Estimated Useful Lives of Intangible Asset - Service Concession Rights. The Group estimates the useful lives of intangible assets arising
from service concessions based on the period over which the assets are expected to be available for use, which is 25 years. The Group
has not included any renewal period on the basis of uncertainty as of reporting date of the probability of securing renewal contract at
the end of the original contract term.

Impairment of Goodwill, Trademarks, Licenses, and Brand Names and Formulas and Recipes with Indefinite Lives. The Group
determines whether goodwill, trademarks, licenses, and brand names and formulas and recipes are impaired at least annually. This
requires the estimation of the value in use of the cash-generating units to which the goodwill is allocated and the value in use of the
trademarks and brand names. Estimating value in use requires management to make an estimate of the expected future cash flows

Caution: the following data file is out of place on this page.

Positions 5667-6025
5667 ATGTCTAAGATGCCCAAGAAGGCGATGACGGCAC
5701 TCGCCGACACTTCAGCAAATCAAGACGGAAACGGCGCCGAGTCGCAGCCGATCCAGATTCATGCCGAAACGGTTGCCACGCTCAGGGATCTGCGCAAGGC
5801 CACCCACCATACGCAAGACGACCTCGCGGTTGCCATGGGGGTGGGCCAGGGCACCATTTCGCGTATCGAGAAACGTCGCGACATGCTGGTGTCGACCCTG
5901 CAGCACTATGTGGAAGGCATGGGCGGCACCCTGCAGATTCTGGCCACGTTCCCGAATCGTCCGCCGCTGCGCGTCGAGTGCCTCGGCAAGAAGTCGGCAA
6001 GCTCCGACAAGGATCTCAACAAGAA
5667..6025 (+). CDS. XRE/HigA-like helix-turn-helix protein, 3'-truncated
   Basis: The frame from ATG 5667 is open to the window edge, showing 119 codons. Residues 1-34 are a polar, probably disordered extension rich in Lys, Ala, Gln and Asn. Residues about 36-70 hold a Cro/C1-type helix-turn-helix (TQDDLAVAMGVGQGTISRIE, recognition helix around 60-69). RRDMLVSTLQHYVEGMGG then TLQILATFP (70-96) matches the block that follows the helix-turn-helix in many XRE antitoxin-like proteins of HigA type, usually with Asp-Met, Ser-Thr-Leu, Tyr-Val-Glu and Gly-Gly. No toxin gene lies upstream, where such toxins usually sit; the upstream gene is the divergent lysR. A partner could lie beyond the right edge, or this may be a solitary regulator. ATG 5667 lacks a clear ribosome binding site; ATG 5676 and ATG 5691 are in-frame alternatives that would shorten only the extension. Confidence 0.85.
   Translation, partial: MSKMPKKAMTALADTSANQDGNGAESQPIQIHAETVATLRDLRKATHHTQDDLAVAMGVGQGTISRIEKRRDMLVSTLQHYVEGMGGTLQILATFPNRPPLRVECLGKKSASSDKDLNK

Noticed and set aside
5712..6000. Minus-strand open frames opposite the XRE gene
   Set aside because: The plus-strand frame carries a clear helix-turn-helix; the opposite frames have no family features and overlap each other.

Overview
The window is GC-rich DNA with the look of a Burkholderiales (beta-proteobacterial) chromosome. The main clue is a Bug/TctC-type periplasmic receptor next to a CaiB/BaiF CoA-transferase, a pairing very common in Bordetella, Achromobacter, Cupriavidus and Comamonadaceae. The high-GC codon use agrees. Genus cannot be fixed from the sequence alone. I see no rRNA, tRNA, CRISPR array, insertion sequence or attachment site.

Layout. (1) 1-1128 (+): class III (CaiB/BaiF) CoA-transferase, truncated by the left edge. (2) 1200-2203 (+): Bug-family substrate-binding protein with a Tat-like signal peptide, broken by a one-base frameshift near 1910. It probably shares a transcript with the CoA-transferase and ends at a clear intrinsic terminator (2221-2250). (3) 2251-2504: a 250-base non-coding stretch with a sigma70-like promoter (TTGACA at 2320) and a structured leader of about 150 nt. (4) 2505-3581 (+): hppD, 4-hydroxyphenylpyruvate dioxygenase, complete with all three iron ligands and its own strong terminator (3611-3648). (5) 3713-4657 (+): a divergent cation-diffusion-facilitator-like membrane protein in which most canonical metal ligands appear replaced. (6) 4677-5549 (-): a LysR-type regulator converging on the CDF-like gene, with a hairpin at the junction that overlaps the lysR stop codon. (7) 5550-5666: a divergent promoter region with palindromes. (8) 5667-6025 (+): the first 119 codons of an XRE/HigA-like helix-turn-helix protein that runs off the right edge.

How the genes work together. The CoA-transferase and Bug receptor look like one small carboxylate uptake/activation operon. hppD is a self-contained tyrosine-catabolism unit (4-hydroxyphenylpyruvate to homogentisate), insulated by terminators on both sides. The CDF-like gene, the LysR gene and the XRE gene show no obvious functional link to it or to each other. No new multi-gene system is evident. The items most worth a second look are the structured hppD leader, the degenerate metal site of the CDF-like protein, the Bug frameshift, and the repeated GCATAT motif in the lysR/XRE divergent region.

from the cash-generating unit and from the trademarks and brand names and to choose a suitable discount rate to calculate the present
value of those cash flows.

The carrying amounts of goodwill as of December 31, 2010 and 2009 amounted to P30,251 and P6,408, respectively (Note 19).

The carrying amounts of trademarks, licenses and brand names and formulas and recipes amounted to P7,436 and P2,197 as of
December 31, 2010 and 2009, respectively (Note19).

Acquisition Accounting. The Group accounts for acquired businesses using the acquisition method of accounting which requires that
the assets acquired and the liabilities assumed be recognized at the date of acquisition at their respective fair values.

The application of the acquisition method requires certain estimates and assumptions especially concerning the determination of the